Mercatornet 13 August 2014
Our legislators may have decided that society is better served by clever women entering the workplace, rather than staying at home to raise children, but every now and then a spanner falls into the works.
The latest challenge to the prevailing orthodoxy comes, not for the first time, from Scandanavia – a part of the world where, for all its nanny-state associations, it is still possible to question the moral and practical superiority of the working mum without being labelled a neanderthal.
Academics from the university in Stavanger have drilled into a mass of data to study the impact on a child’s educational ability of a stay-at-home parent. The context for this research is that, in 1998, the Norwegian government brought in a scheme that greatly increased parental incentives to stay at home with young children – but only up to the age of three.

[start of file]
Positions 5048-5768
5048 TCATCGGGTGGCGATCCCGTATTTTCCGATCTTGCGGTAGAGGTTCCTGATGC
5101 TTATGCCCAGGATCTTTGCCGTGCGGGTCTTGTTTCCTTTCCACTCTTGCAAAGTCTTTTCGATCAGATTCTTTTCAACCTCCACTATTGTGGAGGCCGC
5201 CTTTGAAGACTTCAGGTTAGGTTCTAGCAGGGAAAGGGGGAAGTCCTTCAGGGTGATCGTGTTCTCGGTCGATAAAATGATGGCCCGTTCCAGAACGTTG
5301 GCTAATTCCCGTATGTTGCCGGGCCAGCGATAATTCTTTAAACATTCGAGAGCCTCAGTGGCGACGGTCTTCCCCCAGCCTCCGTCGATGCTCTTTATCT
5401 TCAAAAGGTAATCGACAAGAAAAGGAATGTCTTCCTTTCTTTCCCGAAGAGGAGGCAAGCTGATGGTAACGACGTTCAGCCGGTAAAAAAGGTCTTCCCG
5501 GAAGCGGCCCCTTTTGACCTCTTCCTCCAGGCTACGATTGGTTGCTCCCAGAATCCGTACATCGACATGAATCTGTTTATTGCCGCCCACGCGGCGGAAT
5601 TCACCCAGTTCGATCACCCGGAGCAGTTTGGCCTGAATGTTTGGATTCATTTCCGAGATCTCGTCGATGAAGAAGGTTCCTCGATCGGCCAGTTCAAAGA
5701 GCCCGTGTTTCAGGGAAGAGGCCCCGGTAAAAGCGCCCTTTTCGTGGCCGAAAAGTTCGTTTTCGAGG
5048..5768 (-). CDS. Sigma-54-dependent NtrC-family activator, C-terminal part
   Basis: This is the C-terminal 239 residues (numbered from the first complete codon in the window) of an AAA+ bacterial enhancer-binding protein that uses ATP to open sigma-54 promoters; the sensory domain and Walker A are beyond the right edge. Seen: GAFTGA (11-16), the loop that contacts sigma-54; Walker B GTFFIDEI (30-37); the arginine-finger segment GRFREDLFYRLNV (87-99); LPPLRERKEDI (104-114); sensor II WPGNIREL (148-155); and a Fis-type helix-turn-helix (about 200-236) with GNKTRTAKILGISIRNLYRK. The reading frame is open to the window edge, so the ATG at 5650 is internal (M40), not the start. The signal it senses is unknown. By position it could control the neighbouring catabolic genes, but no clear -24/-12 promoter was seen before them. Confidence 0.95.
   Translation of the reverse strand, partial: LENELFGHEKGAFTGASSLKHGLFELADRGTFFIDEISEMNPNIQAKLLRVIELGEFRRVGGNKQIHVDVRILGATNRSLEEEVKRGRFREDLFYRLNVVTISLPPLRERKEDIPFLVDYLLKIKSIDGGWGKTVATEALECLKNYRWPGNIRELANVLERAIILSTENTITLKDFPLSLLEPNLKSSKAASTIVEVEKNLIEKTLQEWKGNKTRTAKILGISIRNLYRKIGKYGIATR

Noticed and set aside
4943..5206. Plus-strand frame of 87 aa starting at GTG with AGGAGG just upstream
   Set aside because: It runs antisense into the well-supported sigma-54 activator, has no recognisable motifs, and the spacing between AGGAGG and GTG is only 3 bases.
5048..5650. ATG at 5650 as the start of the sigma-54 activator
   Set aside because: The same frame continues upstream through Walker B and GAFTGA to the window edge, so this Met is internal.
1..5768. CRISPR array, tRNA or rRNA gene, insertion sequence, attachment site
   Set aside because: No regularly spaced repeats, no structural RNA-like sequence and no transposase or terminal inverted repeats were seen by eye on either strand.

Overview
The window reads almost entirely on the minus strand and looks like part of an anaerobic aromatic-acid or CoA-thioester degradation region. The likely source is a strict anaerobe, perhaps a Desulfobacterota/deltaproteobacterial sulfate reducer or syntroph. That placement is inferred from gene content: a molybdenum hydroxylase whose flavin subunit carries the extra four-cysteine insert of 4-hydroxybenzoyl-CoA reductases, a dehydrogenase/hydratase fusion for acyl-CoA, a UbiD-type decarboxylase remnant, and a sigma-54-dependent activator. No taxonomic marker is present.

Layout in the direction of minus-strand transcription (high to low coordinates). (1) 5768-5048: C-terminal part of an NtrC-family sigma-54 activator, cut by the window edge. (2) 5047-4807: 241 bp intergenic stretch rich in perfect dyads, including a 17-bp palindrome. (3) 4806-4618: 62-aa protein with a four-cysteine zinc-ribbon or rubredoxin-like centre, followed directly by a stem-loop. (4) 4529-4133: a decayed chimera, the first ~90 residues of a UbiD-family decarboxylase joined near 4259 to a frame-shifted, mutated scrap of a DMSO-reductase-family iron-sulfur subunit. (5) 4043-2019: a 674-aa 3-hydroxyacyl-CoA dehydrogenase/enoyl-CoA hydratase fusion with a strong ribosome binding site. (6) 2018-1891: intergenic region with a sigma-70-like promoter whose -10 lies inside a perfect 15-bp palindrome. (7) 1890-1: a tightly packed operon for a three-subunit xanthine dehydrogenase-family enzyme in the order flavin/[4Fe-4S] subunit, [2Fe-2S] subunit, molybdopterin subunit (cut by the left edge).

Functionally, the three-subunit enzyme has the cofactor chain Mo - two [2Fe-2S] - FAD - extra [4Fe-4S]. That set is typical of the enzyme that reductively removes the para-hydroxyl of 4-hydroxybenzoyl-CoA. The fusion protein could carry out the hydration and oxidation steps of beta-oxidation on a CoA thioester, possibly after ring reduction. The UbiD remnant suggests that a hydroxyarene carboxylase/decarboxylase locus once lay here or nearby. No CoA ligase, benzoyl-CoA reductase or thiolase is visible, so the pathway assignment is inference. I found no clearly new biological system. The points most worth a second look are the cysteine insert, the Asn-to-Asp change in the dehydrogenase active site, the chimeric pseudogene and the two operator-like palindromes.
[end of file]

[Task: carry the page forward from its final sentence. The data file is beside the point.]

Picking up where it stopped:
What the 2013 study (pdf) found is an unforeseen consequence of this policy. It is hard to measure whether having a mum around all the time can make a toddler smarter. But having a mother at home helps more than just the small child she may have recently brought into the world.
Her being ever-present improves quality of life within and without the home, for neighbours, spouses, grandparents – and yes – older children. And, where older children are concerned, we find ourselves in territory which does have a metric; because older kids do exams.
So what is the impact of having a stay at home mum on teen-aged children doing school exams? Guess what – it’s positive. And demonstrably so. The Norwegian policy was not intended to give them a booster. It was rooted in a belief in Attachment Theory, a fear that severing the connection between a parent and a young child would be deleterious for that child.
But it turns out that the really provable benefit actually accrues to older children.